• maintain clearly documented policies and procedures regarding the aforementioned safeguards; and
  • demonstrate (at the request of NYDFS) reconciliation between the custodian’s books and records and on-chain activity.

Custodian’s Limited Interest in and Use of Customer Digital Assets

The Guidance expects a VCE Custodian to:

  • only carry out custody and safekeeping services for digital asset depositors, and not establish a debtor-creditor relationship;
  • structure custodial arrangements in a manner that preserves the customer’s equitable and beneficial interest in the customer’s digital assets;
  • treat customer digital assets in its possession or control as belonging solely to customers, and not employ such digital assets for any other purpose (e.g., for loans, collateral, credit, working capital, etc.); and
  • act upon the instructions of their customers (or authorized representatives) and not acquire general discretion over custodied assets beyond those terms clearly expressed in the applicable customer agreement.

Sub-Custody Arrangements

A VCE Custodian may elect to engage a sub-custody arrangement with a third party to safekeep the customer’s digital assets, with the following conditions:

  • The custodian conducts appropriate due diligence before entering the third-party arrangement;
  • The arrangement is fully consistent with the Guidance; and
  • The NYDFS pre-approves the arrangement, as a material business change, after reviewing the custodian’s risk assessment, proposed service agreement, and updated policies and procedures (reflecting the processes and controls to be implemented around the proposed arrangement).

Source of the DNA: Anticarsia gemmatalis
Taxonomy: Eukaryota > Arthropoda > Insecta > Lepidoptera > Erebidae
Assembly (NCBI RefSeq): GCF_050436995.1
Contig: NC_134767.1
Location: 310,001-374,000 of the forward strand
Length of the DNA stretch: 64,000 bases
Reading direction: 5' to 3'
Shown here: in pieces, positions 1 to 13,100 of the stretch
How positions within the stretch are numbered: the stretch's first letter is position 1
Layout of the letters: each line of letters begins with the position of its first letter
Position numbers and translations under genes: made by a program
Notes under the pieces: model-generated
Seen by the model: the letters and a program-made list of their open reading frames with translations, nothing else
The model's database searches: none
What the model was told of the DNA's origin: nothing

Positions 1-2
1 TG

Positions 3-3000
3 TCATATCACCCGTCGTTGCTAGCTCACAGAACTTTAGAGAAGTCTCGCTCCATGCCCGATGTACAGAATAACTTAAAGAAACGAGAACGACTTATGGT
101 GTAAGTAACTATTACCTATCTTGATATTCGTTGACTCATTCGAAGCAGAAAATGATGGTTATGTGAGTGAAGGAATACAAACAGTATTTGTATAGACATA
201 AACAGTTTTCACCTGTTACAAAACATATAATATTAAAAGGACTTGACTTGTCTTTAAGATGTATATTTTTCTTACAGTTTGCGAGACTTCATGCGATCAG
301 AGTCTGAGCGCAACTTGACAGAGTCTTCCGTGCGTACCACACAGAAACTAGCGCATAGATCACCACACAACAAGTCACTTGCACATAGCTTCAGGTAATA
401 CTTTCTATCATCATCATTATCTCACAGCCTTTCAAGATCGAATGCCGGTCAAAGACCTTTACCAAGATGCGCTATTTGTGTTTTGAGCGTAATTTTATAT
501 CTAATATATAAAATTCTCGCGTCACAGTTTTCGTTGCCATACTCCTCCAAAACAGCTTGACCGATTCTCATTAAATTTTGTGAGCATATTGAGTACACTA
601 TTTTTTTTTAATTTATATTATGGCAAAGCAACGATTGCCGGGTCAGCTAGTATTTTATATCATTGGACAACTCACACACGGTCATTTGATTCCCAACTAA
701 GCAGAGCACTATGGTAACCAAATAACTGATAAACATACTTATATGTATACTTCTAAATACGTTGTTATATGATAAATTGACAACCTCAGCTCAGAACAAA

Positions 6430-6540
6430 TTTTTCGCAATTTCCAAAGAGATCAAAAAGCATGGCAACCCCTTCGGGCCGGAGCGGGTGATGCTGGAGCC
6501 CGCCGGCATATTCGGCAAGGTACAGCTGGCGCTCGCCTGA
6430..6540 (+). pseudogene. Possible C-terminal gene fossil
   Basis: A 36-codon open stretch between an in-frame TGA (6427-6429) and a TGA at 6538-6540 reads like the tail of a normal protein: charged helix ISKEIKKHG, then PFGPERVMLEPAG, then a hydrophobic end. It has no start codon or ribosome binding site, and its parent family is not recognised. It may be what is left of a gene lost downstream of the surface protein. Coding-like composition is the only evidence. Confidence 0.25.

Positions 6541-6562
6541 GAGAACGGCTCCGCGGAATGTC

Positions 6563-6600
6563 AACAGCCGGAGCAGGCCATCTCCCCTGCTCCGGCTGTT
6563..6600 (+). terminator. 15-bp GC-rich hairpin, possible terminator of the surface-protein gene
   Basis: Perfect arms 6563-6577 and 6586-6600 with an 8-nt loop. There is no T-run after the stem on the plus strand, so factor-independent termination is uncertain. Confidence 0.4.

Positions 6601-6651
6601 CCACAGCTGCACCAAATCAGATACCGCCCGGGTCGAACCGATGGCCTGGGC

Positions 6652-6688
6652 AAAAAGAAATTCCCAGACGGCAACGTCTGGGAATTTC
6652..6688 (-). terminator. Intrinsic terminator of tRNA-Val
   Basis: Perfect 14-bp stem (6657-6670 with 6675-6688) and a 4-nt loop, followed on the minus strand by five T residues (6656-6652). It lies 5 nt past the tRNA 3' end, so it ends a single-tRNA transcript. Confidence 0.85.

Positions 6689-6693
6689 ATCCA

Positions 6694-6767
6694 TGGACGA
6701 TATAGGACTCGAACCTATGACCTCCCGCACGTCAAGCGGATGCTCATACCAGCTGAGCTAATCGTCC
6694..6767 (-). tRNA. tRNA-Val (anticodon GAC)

Customer Disclosure

The Guidance expects a VCE Custodian to:

  • clearly disclose to each customer in writing the general terms and conditions associated with its products, services, and activities;
  • obtain acknowledgment of receipt of such disclosure prior to entering into any transaction with the customer;
  • clarify in any customer agreement the custodial nature of the relationship, rather than stating or implying a debtor-creditor relationship;
  • clearly disclose how it segregates and accounts for customer digital assets, the property interest that the customer retains in custodied assets, how the custodian may use custodied assets, and any applicable limitations on the custodian’s use of customer assets;
  • clearly disclose any third-party sub-custody arrangements, as well as the terms and material risks of such arrangements; and
  • make standard disclosures and customer agreements readily accessible to customers on the custodian’s website.


The NYDFS issued the Guidance just weeks after publishing final guidance to covered banking organizations engaging in (or seeking to engage in) virtual currency-related activity in New York State, in which key review areas are enumerated (see this Latham blog post for more information).

The Guidance appears to be part of the NYDFS’ broader push to clarify expectations for digital assets and to elevate the NYDFS’ status as the preeminent digital asset regulator in the US in the continued absence of a comprehensive federal regulatory scheme.